A productive batting order is not something that you arrive at by pulling names out of a hat or throwing darts at a board to decide each player's position. The ideal batting order is reached by the captain putting batsmen in the order that best suits their technique and style, as well as allocating them a slot where they feel comfortable. If a player's style and technique is suited to a certain slot but he's not comfortable batting there, then the captain has to produce his most convincing argument to achieve what is best for the team.
In the first Ashes Test both Joe Root and Steven Smith were capable of batting at No. 3. Both players have been reluctant to hold down that position but eventually Root decided it was best for the team if he batted there.
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What he did by batting at three at Edgbaston was effectively stabilise the England top order. His calm and proactive approach to batting finally ended England's long-running top-order collapses, where they typically slid to three down for less than fifty.
If Root stabilised the top order, it was Rory Burns who, like Smith the day before, provided the solid foundation for the innings. Burns is like Smith in that he is not pretty to watch and he's leg-side oriented, but he also displayed the same grit and determination to survive that Smith did.
Burns finally shed his inhibitions and overcame the twin failures against Ireland to play a substantial Test innings. The difference between Burns against Ireland and the player who opened against Australia was palpable and his solidarity allowed England to prosper on a day when runs were hard-earned.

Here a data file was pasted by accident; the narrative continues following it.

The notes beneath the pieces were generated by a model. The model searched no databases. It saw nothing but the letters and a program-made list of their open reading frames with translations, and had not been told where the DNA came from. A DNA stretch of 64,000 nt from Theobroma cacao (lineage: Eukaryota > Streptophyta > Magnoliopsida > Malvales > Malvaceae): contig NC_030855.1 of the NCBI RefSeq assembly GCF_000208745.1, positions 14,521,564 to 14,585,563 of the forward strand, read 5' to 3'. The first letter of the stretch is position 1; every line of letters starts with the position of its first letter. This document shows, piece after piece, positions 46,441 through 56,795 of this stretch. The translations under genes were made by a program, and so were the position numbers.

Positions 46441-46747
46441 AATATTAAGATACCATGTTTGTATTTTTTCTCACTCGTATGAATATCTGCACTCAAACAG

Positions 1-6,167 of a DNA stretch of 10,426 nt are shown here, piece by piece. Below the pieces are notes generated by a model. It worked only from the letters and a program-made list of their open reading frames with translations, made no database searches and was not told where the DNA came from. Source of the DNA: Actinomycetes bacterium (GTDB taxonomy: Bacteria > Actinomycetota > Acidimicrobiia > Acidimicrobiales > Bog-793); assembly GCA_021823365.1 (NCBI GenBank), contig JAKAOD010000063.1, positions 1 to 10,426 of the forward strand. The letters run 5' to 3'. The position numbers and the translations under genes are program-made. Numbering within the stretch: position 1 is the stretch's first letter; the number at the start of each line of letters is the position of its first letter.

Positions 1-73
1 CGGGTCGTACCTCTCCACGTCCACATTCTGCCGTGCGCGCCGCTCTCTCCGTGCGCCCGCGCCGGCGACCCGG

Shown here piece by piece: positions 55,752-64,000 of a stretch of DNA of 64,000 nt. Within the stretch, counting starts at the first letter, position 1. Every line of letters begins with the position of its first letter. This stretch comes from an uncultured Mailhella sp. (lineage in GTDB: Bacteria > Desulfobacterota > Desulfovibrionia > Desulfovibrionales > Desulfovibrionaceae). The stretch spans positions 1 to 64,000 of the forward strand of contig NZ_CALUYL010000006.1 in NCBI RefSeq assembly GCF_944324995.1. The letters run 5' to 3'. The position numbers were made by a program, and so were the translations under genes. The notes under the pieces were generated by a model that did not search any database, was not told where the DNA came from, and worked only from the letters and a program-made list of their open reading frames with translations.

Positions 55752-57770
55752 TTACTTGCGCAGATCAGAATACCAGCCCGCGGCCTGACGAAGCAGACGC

The previous day Smith had performed a similar yet even more difficult task as he resurrected the innings by hauling his team from the depths of 122 for 8 to a respectable 284 all out.
Smith may no longer be captain but he has made it clear that his preference is to bat at four. He underlined his feelings by playing a great Test innings, which eventually blossomed into a dominant one. In employing his quirky, ugly-duckling (but highly successful) technique to amass more than half of Australia's team runs, he also amply displayed his grit and mental toughness. Smith is a highly successful international batsman because he understands his own game and sticks to his guns no matter what anyone else says about his style.
Before his 12-month ban it appeared that international bowlers were completely at a loss as how to dismiss him. On the evidence of Edgbaston, the opportunity to spend a year plotting his downfall hasn't led England to any meaningful conclusions.
Like England so many times before, Australia were quickly 35 for 3 in their first innings. Might they be better off with Smith at three? Undoubtedly. It's far better to avoid early collapses by short-circuiting them quickly.
However, Tim Paine's problem is producing the convincing argument that will cause Smith to overcome his misgivings and follow Root's example. While Root will be disappointed that once again he didn't convert a solid start, at least his innings will have helped eradicate any negative thoughts he might have held about elevating himself in the order.
There is no doubt that both batting orders in this series are flawed, and facing very good bowlers with a Dukes ball in their hand is going to be an ongoing challenge. This suggests that runs are going to be at a premium throughout the series, and that moderate scores could well be the order of the day.
If that does occur then it's more than likely it will be a tight series that will be great for the fans but a strenuous test for the players. With that in mind, it could be crucial to get the batsmen in their right order to maximise the team's chances of victory. England, thanks to their captain, have taken the first step in the right direction.